How UK firm bagged Sh180m Kemsa tender
By Grace Nganga | June 17th 2021
An agent of a foreign firm secured a Sh180 million tender from the Kenya Medical Supplies Authority (Kemsa) by just walking into their offices.
Gideon Simiyu of Deekay Relief Limited, told members of the National Assembly's Public Investment Committee (PIC) that the United Kingdom-based company imported medical equipment for Kemsa.
The committee chaired by Mvita MP Abdulswamad Nassir sought to know how the firm secured the tender.
Simiyu who acts for the company’s director Manpreet Singh Kohli, said he walked into Kemsa offices, talked to a woman and handed over samples. A deal was then sealed and three months later, the money was wired into the firm's account.
“So, you are telling us that you just walked in and talked to a random person and miraculously got a commitment letter? Just like that you won a tender worth that much?” he posed.
The agent said the transaction was verbal and he could not remember the woman's name.
“The woman I found at the procurement office was the one I told of the items we can offer. I do not remember her. I did not think at one point that information would be needed," he said.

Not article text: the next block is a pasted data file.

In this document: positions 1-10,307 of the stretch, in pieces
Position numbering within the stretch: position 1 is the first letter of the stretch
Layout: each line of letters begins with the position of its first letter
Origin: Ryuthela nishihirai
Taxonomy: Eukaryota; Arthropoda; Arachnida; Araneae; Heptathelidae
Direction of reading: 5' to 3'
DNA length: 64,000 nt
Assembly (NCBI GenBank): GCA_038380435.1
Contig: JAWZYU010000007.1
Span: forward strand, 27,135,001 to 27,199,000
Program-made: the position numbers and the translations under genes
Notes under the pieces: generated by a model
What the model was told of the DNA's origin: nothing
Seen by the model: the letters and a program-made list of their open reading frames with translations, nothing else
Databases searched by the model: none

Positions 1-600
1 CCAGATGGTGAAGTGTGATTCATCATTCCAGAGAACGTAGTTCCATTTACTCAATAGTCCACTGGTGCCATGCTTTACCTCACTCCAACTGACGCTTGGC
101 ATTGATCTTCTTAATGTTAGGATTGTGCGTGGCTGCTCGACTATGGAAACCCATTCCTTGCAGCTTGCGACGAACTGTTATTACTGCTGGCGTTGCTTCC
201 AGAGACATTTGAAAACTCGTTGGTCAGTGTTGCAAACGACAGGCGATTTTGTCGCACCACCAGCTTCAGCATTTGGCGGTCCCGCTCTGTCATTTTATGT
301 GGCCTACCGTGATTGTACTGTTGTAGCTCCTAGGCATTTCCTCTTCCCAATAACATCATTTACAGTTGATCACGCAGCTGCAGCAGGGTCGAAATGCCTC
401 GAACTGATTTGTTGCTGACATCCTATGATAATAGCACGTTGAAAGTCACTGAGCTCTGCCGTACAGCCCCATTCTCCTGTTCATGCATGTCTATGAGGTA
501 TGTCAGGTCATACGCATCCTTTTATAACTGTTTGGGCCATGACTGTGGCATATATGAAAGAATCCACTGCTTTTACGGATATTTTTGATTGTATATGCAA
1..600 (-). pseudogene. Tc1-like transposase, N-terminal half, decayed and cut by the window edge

“This is business worth Sh180 million and you do not have that element of remembering anyone at all? You have actually just given us a minimum of 30 per cent of who could be at Kemsa,” said Nassir.
But Simiyu said: “I visited an office, not an individual.”
Nassir wondered how the company not based in Kenya and without due diligence was awarded the tender worth millions of shillings and paid in less than three months, despite other suppliers crying foul over payment to date.
“Don’t you find this whole thing odd? Isn’t it odd to walk in have no idea of whom you are giving your samples to then after all that automatically you receive payment?” posed the chair.
Deekay received the tender after supplying 20,000 pieces of personal protective equipment at a cost of Sh9,095 each but the committee noted no offer letter was issued to the agency.
Nassir said it was clear that there was an ongoing in-house communication between the bosses of the firm and Kemsa.
The documents received by the committee showed an email by suspended Kemsa CEO Jonah Manjari was sent directly to the company indicating the prices. This, Nassir said was “quite unusual and a first to see the CEO writing and even indicating figures such as Sh8,500 which was discussed."
He failed to understand how Dr Manjari knew details of Deekay and the preferred prices, despite Simiyu not interacting with anyone else from Kemsa besides the woman.
“This means Manjari was in direct communication with your director and you were only sent to do your assignment,” the MP said.
But Simiyu defended himself saying he knew nothing about the price and “the company should be in a better position to know that."
The agent was hard pressed to reveal how much he was paid, but he said that was favour to his friend Mr Manpreet.
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